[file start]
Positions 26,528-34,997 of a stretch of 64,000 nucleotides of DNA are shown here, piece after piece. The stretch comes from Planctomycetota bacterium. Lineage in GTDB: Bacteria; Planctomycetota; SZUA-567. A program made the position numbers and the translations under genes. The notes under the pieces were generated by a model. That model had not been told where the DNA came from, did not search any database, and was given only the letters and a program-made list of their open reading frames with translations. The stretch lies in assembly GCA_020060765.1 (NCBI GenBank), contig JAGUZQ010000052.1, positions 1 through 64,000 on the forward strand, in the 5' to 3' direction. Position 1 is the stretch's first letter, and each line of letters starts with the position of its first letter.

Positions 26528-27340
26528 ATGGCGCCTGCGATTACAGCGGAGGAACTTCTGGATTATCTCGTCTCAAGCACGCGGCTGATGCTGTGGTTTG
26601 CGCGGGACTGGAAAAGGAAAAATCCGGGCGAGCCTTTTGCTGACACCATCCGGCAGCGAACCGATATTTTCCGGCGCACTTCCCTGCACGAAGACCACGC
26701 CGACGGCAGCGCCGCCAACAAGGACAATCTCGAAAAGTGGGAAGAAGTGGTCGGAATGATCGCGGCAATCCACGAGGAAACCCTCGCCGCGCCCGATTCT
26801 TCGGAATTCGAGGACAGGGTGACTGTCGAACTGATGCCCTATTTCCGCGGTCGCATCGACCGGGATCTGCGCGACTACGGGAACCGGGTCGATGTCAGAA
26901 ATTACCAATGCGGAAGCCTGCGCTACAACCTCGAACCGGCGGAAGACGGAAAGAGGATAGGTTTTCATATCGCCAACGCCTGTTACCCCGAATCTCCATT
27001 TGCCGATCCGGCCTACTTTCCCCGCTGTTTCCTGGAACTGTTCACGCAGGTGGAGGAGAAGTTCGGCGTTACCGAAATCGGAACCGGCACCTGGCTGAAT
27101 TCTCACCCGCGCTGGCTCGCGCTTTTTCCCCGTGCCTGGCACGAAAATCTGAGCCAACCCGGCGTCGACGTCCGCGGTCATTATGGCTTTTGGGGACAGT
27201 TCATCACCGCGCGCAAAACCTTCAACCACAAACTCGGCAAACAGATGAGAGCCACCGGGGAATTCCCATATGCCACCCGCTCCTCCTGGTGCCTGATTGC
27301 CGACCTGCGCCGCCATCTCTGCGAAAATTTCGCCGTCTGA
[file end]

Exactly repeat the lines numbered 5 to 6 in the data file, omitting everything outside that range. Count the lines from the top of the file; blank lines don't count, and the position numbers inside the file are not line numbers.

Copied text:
26701 CGACGGCAGCGCCGCCAACAAGGACAATCTCGAAAAGTGGGAAGAAGTGGTCGGAATGATCGCGGCAATCCACGAGGAAACCCTCGCCGCGCCCGATTCT
26801 TCGGAATTCGAGGACAGGGTGACTGTCGAACTGATGCCCTATTTCCGCGGTCGCATCGACCGGGATCTGCGCGACTACGGGAACCGGGTCGATGTCAGAA